"Yeah." God. That awful, awful feeling. Powerless. Hopeless. Victimized, while all the other kids laughed and jeered at him for crying. While they got off on his pain.
He'd hated being helpless.
Not one of the bastards in his own fifth grade class, some of whom he now regarded as friends although that had been a long time coming, had stepped up to stop them. Not one.
The incident bore the lingering stink of cruelty and so--he'd discovered--did the people who'd been part of it. No matter how many years had gone by, no matter what they'd done in the interim, he'd never trusted any of those kids again.
Mobs are mindless. Mobs rush headlong into destruction for its own sake and even if individuals feel sick and regretful afterwards--after mob mentality dissipates and sanity returns--trust is still broken forever.
In retrospect, he'd been grateful he was the victim of that, because it taught him a valuable lesson but didn't leave him with regret--which he would have had if he'd been one of those jerks picking on some kid because his camera was pink.
Christian Munez probably didn't have regrets either, because that day Christian had resisted the mob and he became Caleb's hero for life.
"Then Christian snatches that camera from them while it's in midair, one handed, like a snake" --Caleb's hand shot out to demonstrate-- "and throws his arm around my shoulders. He doesn't smile at me or anything."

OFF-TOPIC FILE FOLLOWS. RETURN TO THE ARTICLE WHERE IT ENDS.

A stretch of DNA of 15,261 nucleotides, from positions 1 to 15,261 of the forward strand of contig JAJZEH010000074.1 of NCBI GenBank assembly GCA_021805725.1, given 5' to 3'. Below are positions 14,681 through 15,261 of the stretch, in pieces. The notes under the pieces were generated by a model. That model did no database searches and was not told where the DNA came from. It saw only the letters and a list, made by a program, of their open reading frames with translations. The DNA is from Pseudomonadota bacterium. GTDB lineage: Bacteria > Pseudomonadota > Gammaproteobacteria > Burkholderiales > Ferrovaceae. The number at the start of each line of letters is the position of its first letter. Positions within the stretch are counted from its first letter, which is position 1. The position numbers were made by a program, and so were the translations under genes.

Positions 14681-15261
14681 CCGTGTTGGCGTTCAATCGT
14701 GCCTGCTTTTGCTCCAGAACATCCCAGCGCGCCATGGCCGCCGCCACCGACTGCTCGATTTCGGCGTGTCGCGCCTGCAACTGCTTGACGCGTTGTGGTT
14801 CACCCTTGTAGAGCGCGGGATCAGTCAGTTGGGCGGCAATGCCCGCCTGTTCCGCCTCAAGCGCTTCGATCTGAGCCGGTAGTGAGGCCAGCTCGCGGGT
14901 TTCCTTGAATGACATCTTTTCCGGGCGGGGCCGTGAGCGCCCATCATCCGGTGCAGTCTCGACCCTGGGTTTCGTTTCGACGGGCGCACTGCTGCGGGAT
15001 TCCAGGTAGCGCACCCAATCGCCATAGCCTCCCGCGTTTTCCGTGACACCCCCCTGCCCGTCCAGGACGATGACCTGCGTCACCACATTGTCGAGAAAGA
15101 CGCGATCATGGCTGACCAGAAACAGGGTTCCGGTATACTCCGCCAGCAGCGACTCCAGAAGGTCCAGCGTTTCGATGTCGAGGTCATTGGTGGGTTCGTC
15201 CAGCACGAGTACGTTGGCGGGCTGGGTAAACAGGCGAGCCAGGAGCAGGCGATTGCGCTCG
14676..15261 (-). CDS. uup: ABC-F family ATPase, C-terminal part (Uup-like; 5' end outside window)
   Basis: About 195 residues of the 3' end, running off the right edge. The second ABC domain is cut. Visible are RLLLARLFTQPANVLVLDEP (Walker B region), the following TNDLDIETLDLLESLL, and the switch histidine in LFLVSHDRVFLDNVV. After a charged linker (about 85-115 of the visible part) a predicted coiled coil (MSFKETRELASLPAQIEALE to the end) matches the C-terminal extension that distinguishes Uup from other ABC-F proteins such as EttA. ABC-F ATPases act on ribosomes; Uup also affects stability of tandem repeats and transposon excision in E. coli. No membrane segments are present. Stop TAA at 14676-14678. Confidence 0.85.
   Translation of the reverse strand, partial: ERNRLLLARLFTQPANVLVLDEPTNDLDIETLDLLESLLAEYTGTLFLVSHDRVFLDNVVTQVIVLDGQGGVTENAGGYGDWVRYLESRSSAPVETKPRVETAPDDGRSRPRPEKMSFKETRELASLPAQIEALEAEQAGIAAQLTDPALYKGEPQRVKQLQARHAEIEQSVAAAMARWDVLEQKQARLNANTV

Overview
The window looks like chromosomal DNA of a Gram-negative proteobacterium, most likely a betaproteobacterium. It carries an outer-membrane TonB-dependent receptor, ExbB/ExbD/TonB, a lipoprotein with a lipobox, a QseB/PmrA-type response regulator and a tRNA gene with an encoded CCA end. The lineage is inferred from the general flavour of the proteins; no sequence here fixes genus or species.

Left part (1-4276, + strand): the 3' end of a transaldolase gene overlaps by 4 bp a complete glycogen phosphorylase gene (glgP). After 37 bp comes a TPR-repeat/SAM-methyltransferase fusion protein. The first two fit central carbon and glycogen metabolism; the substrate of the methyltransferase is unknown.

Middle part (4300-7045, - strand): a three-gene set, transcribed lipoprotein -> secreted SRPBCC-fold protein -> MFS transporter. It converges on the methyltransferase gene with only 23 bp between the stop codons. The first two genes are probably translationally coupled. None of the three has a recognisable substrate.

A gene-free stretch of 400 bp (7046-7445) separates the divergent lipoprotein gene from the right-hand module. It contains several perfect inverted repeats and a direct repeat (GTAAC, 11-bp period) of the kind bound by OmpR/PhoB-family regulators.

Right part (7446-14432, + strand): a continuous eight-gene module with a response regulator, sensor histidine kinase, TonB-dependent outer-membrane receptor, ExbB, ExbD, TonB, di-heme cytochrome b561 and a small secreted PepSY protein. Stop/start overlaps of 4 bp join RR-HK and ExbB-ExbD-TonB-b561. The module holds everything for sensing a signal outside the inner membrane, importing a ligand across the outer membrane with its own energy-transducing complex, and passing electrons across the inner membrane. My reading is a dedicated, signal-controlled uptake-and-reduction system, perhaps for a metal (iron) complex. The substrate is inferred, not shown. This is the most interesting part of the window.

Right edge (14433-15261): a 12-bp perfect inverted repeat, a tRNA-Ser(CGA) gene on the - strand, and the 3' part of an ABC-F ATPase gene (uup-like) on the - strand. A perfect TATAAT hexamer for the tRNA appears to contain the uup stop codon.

"Aw." Erin, having heard all this before, is texting with someone. "So sweet."
"But he says, 'Don't let those clowns get to you. They're just jealous because you have something nice and you're not afraid of what people will say.'"
"And you say, 'But now I am afraid.'" Erin looked up at him.
"And he says to me, "Don't be. I got your back.'"
Erin's eyes met Caleb's. Halftime was nearly over. The drum line had taken the field, pounding out a vaguely erotic rhythm that made Caleb's heart beat faster.
He knew Erin understood. He was Christian Munez's bitch--he had been since the fifth grade. He was wholly and completely in love, and he couldn't imagine wanting another boy, another man, even though as one of the founding members of the Gay/straight student alliance and a charter member of Club Fabulous, the entirely unofficial clique of out gay boys from all six of the tri-city area high schools, he could have skimmed the cream from a largish crop.
"I wish you would reconsider crushing on him," Erin told him again. "If for no other reason than it's cliche."
"You don't think I know that?" Caleb grabbed another handful of kettle corn to cover his horny, pathetic yearning.
"You know here." She tapped his head, then moved her hand to his heart. "I want you to know here. It's hopeless. Christian Munez will only break your heart."